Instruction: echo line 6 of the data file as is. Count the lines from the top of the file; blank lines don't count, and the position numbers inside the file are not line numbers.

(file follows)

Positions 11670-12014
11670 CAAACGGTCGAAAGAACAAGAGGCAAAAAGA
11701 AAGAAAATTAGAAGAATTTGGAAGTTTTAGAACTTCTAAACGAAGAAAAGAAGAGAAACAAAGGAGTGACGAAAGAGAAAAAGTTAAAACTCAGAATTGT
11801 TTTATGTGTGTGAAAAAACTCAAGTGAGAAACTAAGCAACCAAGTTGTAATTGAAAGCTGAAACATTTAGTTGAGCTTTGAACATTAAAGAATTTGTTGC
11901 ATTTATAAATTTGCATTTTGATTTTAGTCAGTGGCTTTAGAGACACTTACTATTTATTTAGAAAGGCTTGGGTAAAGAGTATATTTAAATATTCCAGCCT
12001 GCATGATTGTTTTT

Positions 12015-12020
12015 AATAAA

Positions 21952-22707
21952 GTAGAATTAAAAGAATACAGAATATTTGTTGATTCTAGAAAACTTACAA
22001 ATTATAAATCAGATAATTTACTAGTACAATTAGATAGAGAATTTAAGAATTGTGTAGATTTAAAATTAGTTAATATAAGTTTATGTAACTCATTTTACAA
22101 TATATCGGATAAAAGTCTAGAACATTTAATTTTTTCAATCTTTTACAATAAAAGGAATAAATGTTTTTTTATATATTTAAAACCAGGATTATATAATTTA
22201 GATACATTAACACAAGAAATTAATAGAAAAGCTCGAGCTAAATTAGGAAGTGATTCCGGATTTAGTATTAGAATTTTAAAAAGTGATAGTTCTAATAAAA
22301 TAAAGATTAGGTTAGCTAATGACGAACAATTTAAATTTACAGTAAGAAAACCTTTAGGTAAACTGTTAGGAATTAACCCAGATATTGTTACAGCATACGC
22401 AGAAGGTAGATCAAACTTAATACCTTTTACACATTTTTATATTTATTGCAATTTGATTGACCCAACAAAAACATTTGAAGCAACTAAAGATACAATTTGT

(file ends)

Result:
12001 GCATGATTGTTTTT